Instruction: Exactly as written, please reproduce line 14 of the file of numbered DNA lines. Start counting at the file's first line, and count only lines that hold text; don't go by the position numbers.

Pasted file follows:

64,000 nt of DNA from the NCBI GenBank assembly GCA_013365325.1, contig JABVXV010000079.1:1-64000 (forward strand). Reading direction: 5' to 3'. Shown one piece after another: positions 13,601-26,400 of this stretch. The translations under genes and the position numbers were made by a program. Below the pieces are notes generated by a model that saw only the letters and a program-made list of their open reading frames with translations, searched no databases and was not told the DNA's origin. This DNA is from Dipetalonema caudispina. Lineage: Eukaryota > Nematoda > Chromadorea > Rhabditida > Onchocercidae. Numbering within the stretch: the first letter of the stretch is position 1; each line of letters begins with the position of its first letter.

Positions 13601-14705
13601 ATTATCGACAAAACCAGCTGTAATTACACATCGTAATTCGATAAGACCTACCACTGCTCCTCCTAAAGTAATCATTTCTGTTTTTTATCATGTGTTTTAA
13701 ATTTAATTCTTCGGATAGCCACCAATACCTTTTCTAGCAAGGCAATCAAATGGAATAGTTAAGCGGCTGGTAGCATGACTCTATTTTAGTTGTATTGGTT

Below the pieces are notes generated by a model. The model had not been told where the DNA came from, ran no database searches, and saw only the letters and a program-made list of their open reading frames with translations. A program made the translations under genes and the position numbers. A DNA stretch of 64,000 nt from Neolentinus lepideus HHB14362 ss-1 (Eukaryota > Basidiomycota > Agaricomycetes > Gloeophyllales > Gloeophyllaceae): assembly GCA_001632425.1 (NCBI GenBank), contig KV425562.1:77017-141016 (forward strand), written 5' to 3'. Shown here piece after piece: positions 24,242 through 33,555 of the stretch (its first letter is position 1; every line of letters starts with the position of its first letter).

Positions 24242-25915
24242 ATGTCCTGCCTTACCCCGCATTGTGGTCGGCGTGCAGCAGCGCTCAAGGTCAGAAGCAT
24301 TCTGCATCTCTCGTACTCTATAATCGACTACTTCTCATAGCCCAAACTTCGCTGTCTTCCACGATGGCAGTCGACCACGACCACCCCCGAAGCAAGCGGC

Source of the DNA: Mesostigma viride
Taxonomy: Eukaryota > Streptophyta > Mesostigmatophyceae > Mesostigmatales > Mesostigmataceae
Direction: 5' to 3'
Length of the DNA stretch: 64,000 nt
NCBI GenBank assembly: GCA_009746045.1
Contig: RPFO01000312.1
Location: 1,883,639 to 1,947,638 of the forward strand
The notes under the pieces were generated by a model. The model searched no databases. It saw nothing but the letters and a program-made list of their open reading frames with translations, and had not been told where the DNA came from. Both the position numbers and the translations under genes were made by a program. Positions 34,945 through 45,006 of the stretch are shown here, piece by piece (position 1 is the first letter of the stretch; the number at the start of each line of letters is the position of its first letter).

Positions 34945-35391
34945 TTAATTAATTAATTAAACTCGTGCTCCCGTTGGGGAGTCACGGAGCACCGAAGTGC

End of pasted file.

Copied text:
Contig: RPFO01000312.1